I admit that I am delving into an area that has been fraught with political hand-wringing, legal battles and all sorts of other shenanigans for decades, but as president of a university located in one of our nation's top urban centers, I think it is high time for this country to get serious about instituting a ban on handguns. I have long thought that this would be particularly helpful in our cities and, given the number of incidents involving the use of handguns in rural areas, I now believe we could all benefit from such legislation.
Let me state at the outset, before my email box becomes deluged with responses from individuals who think I am an utter anti-gun ownership proponent, that I grew up in rural Alabama in a family that prided itself on hunting. My father was a hunter, my brothers hunt at every opportunity they can today, and even when I was a teenager, I hunted a time or two as well. So, I understand the argument that I hear from some, especially a few in my own family, that they should have the right to own weapons for a purpose like that.
But the majority of my adult life has been spent in America's major cities, including Philadelphia, Boston and now Baltimore, and I know firsthand the destructive impact that handguns have had, and continue to have, on the erosion of safety and civility within neighborhoods and city centers.
My university, Morgan State, is one of this country's leaders in producing students of color in a number of fields critical for the future advancement of this nation. We are number three in the United States in producing African-American engineers and one of the national leaders in graduating students in science and mathematics disciplines who go on to some of the top graduate and professional schools in the nation. But the two shootings that have occurred on my campus this past semester -- both at the hands of non-students -- tend to dominate the news cycle and could paint a picture of Morgan that could cloud that which we are doing as well or better than most universities in this country.
What I am seeing at Morgan is being played out across America on a slew of our university campuses, and in far too many elementary, middle and high schools in both urban and rural America. Has the nation gone crazy and become so obsessed with violence that no one is safe anymore, whether you're at Yale, or Virginia Tech, the University of Colorado, Auburn, Arkansas, Virginia, Arizona, or on many college campuses in Kentucky where shootings have taken place? You're not even safe anymore in secondary schools. Just a few months ago, a student at Perry Hall High School in Baltimore County, Md., brought a shotgun to school and shot one of his schoolmates. And most recently, a tragic incident at an elementary school in Newtown, Conn., resulting in 20 of our very young and six adults being murdered. This is what we are hearing on the news almost every week in the United States.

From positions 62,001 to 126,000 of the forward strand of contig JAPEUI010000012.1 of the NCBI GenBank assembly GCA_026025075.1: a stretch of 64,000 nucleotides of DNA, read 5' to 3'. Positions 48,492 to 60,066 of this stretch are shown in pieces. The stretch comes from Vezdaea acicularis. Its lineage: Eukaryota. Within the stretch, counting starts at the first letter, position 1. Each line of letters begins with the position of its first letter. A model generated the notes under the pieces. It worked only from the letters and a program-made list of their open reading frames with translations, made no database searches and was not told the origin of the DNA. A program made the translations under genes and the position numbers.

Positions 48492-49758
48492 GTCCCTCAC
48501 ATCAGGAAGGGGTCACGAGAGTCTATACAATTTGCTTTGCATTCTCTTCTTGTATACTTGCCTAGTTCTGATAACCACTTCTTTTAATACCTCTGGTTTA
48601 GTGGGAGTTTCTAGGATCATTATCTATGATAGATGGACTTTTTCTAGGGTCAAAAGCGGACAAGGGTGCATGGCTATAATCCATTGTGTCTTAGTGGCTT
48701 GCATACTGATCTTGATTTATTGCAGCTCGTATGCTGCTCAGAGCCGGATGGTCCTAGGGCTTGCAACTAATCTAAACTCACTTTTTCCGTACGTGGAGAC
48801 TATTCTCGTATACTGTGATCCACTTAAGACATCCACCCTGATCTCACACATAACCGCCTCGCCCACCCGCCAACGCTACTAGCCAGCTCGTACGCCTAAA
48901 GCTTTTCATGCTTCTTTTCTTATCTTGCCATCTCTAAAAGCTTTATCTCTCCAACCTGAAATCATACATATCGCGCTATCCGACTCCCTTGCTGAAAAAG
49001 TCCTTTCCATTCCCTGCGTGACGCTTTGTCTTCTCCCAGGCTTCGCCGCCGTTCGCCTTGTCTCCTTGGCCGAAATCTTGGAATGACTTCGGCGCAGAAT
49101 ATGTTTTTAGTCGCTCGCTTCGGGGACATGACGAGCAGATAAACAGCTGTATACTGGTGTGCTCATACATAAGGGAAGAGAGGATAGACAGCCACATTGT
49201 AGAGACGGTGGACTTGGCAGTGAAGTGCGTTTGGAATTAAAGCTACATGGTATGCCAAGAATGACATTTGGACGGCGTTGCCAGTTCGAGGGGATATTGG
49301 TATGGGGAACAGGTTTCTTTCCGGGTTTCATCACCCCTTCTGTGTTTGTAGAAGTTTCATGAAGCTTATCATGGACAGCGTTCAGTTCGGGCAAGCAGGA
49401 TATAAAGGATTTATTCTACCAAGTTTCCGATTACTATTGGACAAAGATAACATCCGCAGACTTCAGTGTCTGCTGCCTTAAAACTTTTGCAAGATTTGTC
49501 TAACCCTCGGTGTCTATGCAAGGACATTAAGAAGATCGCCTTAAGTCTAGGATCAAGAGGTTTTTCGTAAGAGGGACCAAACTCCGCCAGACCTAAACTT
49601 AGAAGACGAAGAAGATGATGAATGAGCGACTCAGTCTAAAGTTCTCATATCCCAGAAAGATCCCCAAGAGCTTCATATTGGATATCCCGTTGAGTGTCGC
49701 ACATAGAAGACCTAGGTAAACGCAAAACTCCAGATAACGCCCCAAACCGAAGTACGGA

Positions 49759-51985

While these and other horrific shootings grab the headlines because of their nature, many more shootings occur on the streets of our cities and in small town America every day. I know that sociologists, the people who tell us all sorts of things about ourselves as a society, say that we are becoming a less violent nation with the passing of each year, but it is of little solace when we are bombarded with news stories that suggest otherwise -- incidents that do more to shock and bewilder than to ease our collective anxiety.
What can help us out of this place we now find ourselves? It is conceivable that there is some right to both arguments, those for and against gun control. Yes, there are already laws on the books to control the ownership and use of handguns; however, to be effective, we must enforce them. And, yes we still need reform of our gun control laws, making them stricter and we need more of them. But that won't be enough. It's also going to take good sense to solve this problem. We must require national background checks on everyone trying to purchase a handgun in all circumstances. And we need to force gun owners to lock their weapons away to prevent unauthorized use. Finally, we must make available better counseling and intervention services more readily available to those who need it.
The time has come for this nation to come face to face with a problem that threatens to un-glue the fabric of our educational institutions and, indeed, our very communities across this country. Having a weapon to hunt wild game might be one thing, but the students, faculty, and staff on our campuses and in our schools, and the friends with whom we go shopping in the mall are not wild game to be hunted. Easy access to handguns, coupled with what appears to be a void in imbuing young people with effective anger and conflict management techniques, have led us to an unsustainable place in our cities, in our towns, our schools, and on our campuses. Gun law reform is greatly needed.